Sugar Firm Ready to Compensate Evictees, Rights Body Says

Thai sugar giant Mitr Phol has hired a Swiss firm to carry out a damage assessment and agreed to compensate the hundreds of families its now-defunct plantations in Oddar Meanchey province have robbed of their land, the National Human Rights Commission of Thailand announced Wednesday.

But according to Equitable Cam­bodia, a local NGO helping the families, the Cambodian government has yet to grant the Swiss firm permission to get started.

Huoy Mai, who lost her land to a Thai-owned sugar cane plantation, attends a press conference in Phnom Penh yesterday about the firm's human rights abuses. (Siv Channa)
Huoy Mai, who lost her land to a Thai-owned sugar cane plantation, attends a press conference in Phnom Penh on Wednesday about the firm’s human rights abuses. (Siv Channa)

Visiting commission member Nirun Phitakwatchara made the an­nouncement of Mitr Phol’s about face to coincide with the launch of the commission’s report into the firm’s Cambodian operations, which corroborated long-running reports of human rights abuses.

“We find that there were violations of human rights,” he said at a press conference in Phnom Penh. “First, there was the violation of the rights of the community to make a living off the lands they utilize. The violations involved the dismantling and burning of several hundred houses in five different villages.”

“The second right [that was violated] is the right to development,” Mr. Nirun said. “We are aware that the policies of the government are directed toward big capital, big investments…. There must be a balance between the rights of big businesses and the rights of those people who live in those areas.”

Mitr Phol, one of Coca Cola’s main suppliers, leased three plantations—covering a combined 20,000 hectares—in 2008. Rights groups accuse the firm of forcing some 2,000 families off their farms and out of their homes in the process, often with the help of local authorities who burned down their houses and threw many in jail for trying to resist.

Mitr Phol made the decision to hand its plantations back to the state late last year, having cleared much of the land but planted little sugarcane. According to the government, which officially canceled the leases in March, the firm pulled out because of bad press sparked by the evictions.

Mitr Phol has never publicly acknowledged any wrongdoing and ignored multiple requests for comment over the years.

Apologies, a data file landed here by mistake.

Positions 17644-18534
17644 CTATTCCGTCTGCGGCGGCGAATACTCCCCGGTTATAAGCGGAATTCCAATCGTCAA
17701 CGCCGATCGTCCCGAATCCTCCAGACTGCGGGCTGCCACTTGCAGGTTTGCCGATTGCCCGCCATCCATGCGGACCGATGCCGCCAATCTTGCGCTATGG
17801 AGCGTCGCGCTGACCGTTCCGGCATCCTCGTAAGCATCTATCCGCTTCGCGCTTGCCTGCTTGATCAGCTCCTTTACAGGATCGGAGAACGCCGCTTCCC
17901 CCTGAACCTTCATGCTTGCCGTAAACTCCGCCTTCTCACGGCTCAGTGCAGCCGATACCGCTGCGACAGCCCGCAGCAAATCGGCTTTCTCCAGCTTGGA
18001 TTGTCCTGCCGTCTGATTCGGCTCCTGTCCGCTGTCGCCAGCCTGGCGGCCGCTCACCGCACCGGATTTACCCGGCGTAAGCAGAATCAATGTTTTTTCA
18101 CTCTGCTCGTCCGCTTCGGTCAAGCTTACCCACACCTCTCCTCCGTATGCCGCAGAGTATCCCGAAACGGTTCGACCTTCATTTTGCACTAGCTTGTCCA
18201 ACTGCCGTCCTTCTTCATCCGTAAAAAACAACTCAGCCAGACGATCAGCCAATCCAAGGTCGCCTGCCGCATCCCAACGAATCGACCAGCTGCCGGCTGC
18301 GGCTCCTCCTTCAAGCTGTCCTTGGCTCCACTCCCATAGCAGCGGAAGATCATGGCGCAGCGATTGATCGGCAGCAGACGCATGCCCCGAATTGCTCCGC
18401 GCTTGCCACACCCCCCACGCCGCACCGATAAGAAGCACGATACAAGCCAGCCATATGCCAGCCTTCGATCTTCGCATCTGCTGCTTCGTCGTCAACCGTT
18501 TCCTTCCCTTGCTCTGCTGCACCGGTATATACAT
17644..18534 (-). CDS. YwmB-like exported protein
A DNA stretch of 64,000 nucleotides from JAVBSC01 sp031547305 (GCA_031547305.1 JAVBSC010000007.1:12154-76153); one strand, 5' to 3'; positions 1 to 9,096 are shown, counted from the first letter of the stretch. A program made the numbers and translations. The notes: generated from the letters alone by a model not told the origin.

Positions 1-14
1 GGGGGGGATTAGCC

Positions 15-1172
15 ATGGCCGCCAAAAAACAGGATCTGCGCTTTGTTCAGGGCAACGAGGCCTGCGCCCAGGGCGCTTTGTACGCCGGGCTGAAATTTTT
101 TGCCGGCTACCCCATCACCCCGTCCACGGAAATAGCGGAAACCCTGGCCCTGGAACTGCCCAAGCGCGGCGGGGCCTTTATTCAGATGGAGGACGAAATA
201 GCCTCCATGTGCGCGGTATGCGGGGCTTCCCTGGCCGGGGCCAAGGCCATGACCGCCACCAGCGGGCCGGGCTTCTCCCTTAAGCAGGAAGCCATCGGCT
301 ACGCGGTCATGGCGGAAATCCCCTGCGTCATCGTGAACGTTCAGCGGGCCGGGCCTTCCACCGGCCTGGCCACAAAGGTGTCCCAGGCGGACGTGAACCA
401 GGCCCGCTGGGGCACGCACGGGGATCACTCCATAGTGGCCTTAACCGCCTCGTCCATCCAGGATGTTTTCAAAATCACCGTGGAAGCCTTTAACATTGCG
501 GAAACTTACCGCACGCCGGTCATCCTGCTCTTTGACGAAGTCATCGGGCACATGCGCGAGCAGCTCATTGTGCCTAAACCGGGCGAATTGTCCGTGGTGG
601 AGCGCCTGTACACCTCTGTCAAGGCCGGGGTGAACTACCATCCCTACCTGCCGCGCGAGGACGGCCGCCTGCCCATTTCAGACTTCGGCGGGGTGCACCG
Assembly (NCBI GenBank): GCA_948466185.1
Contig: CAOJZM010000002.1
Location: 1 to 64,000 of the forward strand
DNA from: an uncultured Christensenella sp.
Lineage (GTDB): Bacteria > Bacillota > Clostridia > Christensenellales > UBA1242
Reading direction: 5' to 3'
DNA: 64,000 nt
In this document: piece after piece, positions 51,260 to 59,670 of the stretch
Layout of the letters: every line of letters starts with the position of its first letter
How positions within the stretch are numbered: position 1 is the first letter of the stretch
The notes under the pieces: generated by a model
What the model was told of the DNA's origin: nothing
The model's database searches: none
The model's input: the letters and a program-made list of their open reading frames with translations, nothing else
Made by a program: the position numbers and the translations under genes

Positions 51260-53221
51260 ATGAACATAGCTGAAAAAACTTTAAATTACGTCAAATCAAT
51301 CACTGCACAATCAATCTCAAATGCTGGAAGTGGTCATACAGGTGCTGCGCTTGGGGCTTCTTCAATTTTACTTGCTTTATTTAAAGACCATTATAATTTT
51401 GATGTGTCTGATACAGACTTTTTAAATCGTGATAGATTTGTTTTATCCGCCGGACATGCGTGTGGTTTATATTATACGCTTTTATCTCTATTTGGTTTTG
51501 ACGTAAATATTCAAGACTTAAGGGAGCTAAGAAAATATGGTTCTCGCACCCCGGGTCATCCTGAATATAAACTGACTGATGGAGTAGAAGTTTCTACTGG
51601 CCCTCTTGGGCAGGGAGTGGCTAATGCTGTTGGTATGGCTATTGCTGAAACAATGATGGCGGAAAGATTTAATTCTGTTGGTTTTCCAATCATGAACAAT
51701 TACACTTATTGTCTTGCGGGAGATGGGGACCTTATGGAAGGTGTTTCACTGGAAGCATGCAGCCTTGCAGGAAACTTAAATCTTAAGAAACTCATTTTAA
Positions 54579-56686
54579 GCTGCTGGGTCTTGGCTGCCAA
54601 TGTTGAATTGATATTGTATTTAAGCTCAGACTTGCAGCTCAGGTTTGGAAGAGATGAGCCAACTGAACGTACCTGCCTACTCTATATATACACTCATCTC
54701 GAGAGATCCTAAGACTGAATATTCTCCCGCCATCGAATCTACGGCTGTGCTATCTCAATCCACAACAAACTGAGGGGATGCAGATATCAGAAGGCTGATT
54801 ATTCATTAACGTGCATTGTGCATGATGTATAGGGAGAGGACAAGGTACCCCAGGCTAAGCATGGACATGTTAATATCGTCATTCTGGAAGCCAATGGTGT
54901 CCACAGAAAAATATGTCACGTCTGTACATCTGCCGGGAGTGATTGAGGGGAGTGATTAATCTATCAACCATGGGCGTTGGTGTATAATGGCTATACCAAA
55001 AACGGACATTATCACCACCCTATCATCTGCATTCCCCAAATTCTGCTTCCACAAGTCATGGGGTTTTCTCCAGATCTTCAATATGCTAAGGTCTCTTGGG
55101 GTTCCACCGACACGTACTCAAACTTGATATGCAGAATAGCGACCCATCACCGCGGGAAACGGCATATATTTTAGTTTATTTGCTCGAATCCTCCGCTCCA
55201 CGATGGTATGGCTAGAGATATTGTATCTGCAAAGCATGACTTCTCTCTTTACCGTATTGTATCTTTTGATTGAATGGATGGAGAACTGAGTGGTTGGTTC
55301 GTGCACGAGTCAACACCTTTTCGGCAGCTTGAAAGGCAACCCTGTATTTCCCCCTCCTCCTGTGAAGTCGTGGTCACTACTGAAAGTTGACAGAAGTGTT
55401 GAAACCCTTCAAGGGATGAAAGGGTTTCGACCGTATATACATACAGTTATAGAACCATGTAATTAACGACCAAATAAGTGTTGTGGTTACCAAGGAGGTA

Wednesday, however, Mr. Nirun said that at his latest meeting with Mitr Phol executives they had ad­mitted that the families had been mistreated and agreed “to take re­sponsibility for the damage caused by their operations.”

He said they had even hired a Swiss firm, International Enviro­n­ment Management Group, for a six-month “damage assessment” of their former plantations to help de­cide how to compensate the families.

But Equitable Cambodia director Eang Vuthy said Cambodian authorities have prevented the Swiss firm from getting started. He said the governor of Oddar Mean­chey denied the firm permission to begin work about two months ago because it had not received a green light from the national government, and that the Agriculture Ministry had yet to reply to a request from the firm.

Spokesmen for the ministry could not be reached for comment.

The aggrieved families have also lodged a request with the ministry to get their old farmland back now that Mitr Phol has left.

Smen Tei, however, who lost his farm to one of Mitr Phol’s plantations, said the ministry has not replied to their request, either.

Huoy Mai, who was also kicked off her land by the firm, said the suffering for her family is unending.

“We have suffered very much. Our lives are getting worse. We have no rice to eat—we share rice with each other—and we send our children to Thailand for work to send money back,” she said, adding that the firm had yet to offer her any compensation

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